Alaska Air Group (NYSE:ALK) isn't the best-known airline nationally, but for years it has quietly been one of the industry's top performers, flying passengers up and down the west coast and blanketing the Pacific Northwest with flights.
The airline flew into some turbulence in 2016 when it won a bidding war to acquire Virgin America, but entered 2020 with the integration largely complete, and Alaska once again focused on its core historical markets.
The COVID-19 pandemic has changed everything for Alaska and the rest of the airline sector, causing travel demand to evaporate and starving the industry of revenue. Shares of Alaska have lost nearly 50% of their value year to date, and the airline has cut 80% of its planned capacity heading into June.
The shares are more affordable than they were just a few months ago, but the risks are much higher as well. Is Alaska Air stock a good value or a value trap?
A rough quarter, and the next one will be worse
Alaska lost $232 million in the first quarter of 2020 on revenue down 13% year over year. Those numbers don't speak to the full extent of the damage done by the pandemic, as the U.S. wasn't fully impacted by COVID-19 until near the end of the first quarter.
The airline has parked more than 160 aircraft and sliced its schedule, trying to adjust to demand that at its worst was down 90% year over year. When second-quarter numbers come out in late summer, they will reflect a full three months of pandemic weakness, with only a trickle of revenue coming through the door.
The focus is on cost-cutting. Alaska was burning through about $400 million in cash in late March but had that down to about $260 million by early May. The goal is to get to cash breakeven by year's end, which would give the airline substantial flexibility to weather even an extended downturn.
It's too early to know how long the depressed demand will last, but the airlines came out of the Memorial Day weekend talking about hopeful signs of a gradual recovery.
Alaska prior to the pandemic had been doing a good job trimming routes it inherited in the Virgin America deal that were not profitable. These routes mainly involved more costly cross-country flying to destinations where the company did not have a large number of loyal frequent flier customers.
When we do see a return to flying, domestic travel is likely to come back first. Alaska has a largely domestic-focused network that should do better than some of its larger peers, and a lower cost structure than legacy airlines, including Delta Air Lines, American Airlines Group, and United Airlines Holdings.
There's cash in the bank
Even if post-Memorial Day optimism fails to hold, Alaska has the balance sheet to survive. The company as of May 4 had $2.9 billion in cash and marketable securities, including funds received as part of the government's CARES Act stimulus plan. Alaska has $3.9 billion in debt, a total that includes aircraft lease obligations.
Alaska has suspended more than $500 million worth of planned capital spending, largely through delaying new aircraft deliveries and deferrals on pre-delivery payments. The airline has a number of planes, including jets it inherited in the Virgin America deal, set to come off lease in the years to come.
About half of Alaska's cost structure is variable, and that portion of expense is coming down in line with capacity. Alaska is prohibited as part of the CARES Act to do any layoffs or involuntary separations prior to Sept. 30, but if a recovery has not taken hold by then, it seems likely there will be job cuts in order to hit the goal of reaching breakeven.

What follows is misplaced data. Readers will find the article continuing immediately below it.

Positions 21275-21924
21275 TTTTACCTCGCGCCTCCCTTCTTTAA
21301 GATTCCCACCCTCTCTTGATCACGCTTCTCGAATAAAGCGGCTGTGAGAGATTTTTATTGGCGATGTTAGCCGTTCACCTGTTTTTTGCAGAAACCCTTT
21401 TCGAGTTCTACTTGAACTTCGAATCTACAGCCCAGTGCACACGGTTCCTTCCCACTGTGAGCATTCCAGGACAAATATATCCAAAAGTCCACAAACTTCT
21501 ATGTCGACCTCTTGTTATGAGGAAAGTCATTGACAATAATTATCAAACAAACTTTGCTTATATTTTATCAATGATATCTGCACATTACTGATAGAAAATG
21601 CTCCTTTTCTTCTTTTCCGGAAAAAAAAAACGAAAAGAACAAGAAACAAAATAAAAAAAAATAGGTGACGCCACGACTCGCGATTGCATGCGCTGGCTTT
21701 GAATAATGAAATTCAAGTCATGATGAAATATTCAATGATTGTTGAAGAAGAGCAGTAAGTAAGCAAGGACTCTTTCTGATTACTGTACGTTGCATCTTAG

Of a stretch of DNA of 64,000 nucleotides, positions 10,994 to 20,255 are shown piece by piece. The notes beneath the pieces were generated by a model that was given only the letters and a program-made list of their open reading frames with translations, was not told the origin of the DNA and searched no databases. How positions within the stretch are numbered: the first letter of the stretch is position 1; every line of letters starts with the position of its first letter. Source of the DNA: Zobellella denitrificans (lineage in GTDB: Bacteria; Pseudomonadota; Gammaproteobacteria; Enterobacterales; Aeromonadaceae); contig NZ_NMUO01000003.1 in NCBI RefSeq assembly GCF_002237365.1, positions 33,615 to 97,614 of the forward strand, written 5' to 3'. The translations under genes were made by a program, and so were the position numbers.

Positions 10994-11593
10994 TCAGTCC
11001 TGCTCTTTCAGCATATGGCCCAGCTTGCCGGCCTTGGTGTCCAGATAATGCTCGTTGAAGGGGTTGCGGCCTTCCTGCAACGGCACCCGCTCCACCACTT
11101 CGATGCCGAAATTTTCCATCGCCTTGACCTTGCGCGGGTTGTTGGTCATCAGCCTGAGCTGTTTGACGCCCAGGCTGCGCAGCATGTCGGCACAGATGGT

"We have been historically and are today financially conservative," company chairman and CEO Brad Tilden said during Alaska's early May earnings call. According to Tilden:
Throughout history, our people have worked our way through challenge after challenge and we've gained new skills and capabilities as we've gone along and we've come away from these challenges better and stronger. We have every belief that will be the case this time and we are fully focused on this outcome.
With billions in the bank and cost flexibility, Alaska should be able to survive through 2020 even if travel remains at April lows. If we are seeing the very early stages of a modest recovery, every tick higher adds just a bit more revenue to the equation and strengthens the airline's cash cushion.
Is Alaska Air a buy?
It's worth saying that if a second wave of the pandemic hits, or airline customers do not return for some other reason, no carrier is safe. There isn't a company in this industry that can survive indefinitely without revenue. But assuming some sort of slow return to normalcy, even if it takes years to fully recover, Alaska should be alright.
Alaska isn't the safest bet in the industry, but the combination of its domestic focus, strong liquidity position, and positive cost-cutting trajectory gives it a much longer runway than some of its rivals.
The stock is cheap, trading at just 0.5 times trailing twelve months revenue. Granted, revenue is going to be muted in the quarters to come, but Alaska in good times traded at near two times sales. If you believe revenue will eventually recover, there is a lot of potential upside to this stock.
Given it is impossible to predict the progress of a pandemic, and all of the uncertainty that still surrounds the sector, I'd caution against investors being over-exposed to any airline or the sector. But for those with a longer time horizon, and plenty of patience, I think Alaska is one of the more attractive stocks in the U.S. airline business today.